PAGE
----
Student store encourages good behavior
Older students run the store from a storage closet next to the main office.
Each Friday, they put up barricades to restrict the flow of traffic while they organize the inventory and post prices. Then they throw open the doors.
“It’s a good way to reward kids for good behavior,” said Karlee Bird, one of the student managers. “I think they’re definitely trying to have good behavior to get points.”
That’s the outcome adults are hoping for, said Jenny Hagglund, an English teacher on the Patton Positive Behavior Intervention Support Team.
Throughout the campus, Patton is putting a renewed focus on PBIS this year. Teachers are trying to grant more recognition for appropriate behavior, such as finishing homework on time or walking quietly down the hall, and to deliver that recognition more consistently, Hagglund said.
Each reward reinforces a specific positive action, but that’s not all it does.
It also spreads the word about the importance of good behavior. When students see their peers being rewarded, they tend to improve their conduct as well.
On a recent morning, Hagglund noticed a group of girls being loud in the commons before school. Two other girls were concentrating on their work, and she handed each of them a Mustang Pride ticket reading, “Thank you for being safe - respectful - responsible.”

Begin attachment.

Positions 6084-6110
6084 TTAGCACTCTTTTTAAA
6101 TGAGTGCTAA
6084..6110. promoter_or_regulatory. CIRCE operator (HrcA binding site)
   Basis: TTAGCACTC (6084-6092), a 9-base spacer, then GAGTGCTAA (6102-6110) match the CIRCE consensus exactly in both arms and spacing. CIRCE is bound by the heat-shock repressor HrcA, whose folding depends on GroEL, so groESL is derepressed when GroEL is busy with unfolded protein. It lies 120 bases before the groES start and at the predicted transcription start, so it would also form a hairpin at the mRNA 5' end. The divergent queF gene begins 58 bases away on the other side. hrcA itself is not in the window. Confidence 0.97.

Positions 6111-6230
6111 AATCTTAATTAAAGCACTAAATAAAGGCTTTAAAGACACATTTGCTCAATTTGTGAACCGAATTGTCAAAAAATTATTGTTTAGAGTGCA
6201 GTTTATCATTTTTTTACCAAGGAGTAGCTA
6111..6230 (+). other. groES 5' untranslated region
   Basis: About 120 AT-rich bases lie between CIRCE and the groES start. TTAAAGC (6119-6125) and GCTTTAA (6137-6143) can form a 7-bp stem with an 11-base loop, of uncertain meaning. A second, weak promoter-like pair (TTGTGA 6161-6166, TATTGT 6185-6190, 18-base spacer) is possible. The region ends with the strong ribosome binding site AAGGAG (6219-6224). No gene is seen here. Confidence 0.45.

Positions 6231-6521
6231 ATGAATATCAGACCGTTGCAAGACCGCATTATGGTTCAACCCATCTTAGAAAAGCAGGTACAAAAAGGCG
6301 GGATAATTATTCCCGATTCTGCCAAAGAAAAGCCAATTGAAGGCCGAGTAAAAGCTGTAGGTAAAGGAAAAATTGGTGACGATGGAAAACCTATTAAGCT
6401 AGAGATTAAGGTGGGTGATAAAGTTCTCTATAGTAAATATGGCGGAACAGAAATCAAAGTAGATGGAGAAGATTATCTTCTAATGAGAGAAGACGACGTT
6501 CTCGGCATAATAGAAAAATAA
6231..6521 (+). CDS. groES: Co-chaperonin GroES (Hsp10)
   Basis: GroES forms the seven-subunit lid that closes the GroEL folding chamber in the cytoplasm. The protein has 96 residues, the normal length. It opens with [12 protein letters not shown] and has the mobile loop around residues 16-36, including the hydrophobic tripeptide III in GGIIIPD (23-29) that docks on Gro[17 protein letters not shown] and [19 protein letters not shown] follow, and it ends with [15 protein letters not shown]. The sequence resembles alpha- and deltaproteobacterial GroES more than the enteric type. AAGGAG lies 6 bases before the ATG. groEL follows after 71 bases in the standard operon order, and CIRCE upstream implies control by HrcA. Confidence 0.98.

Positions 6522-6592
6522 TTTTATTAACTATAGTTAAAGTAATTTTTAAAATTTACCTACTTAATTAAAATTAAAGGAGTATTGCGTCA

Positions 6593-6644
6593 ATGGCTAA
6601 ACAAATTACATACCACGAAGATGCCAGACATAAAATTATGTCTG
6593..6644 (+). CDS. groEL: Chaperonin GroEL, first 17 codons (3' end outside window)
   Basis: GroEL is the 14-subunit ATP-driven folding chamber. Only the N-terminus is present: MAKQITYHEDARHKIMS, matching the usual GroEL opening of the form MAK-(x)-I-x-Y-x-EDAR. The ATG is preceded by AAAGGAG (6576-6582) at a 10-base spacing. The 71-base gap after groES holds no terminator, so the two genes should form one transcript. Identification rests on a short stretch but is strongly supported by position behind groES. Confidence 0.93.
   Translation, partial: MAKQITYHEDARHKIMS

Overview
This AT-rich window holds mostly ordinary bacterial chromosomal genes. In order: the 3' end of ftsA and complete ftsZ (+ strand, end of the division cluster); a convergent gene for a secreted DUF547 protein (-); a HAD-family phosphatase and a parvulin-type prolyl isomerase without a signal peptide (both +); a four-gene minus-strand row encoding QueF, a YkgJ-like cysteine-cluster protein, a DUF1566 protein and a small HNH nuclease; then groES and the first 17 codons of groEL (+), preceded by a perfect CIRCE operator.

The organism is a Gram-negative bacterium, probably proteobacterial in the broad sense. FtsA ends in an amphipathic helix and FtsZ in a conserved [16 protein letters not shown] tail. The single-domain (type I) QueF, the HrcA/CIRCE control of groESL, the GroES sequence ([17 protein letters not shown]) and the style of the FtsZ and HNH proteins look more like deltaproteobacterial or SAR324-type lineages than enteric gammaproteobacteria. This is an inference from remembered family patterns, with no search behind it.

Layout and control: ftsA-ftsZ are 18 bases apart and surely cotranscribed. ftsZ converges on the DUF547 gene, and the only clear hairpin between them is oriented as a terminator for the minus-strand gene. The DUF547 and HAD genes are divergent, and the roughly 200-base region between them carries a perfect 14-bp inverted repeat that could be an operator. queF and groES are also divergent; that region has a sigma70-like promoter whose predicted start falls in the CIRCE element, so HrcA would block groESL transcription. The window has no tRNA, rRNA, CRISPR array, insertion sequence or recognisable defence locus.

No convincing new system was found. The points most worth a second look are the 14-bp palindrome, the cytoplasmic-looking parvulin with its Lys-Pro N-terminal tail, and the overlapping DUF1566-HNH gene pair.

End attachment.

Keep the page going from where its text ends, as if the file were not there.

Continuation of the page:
“The other girls saw that and quieted down,” the teacher said.
Hagglund said it takes a conscious effort. “It’s so easy to see the negative,” she said, but it’s important to look for the good.
“I tell my students what I appreciate, and they respond,” she said. “It builds a level of respect. That makes teaching easier.
“And this helps them develop that idea of what is respectful in society, not the disrespectful behavior they see on TV.”
Mustang Pride ticket distribution started in the fall. By the time the student store opened in January, many sixth-, seventh- and eighth-graders had handfuls of tickets.
The first few weeks were really busy, student store managers said. The store sold out of Takis, the popular chips, as well as panda erasers, coin purses and other items.
Funds from several sources are used to stock store shelves, said Principal Marty Palacios. Money comes from student body fees, the PTA and the Jim Torgerson Fund, a memorial in honor of a former Patton principal.
Palacios said Patton also is collaborating with vending machine suppliers to split profits, and that goes toward reinforcing positive behavior as well. He hopes that collaboration makes the store sustainable.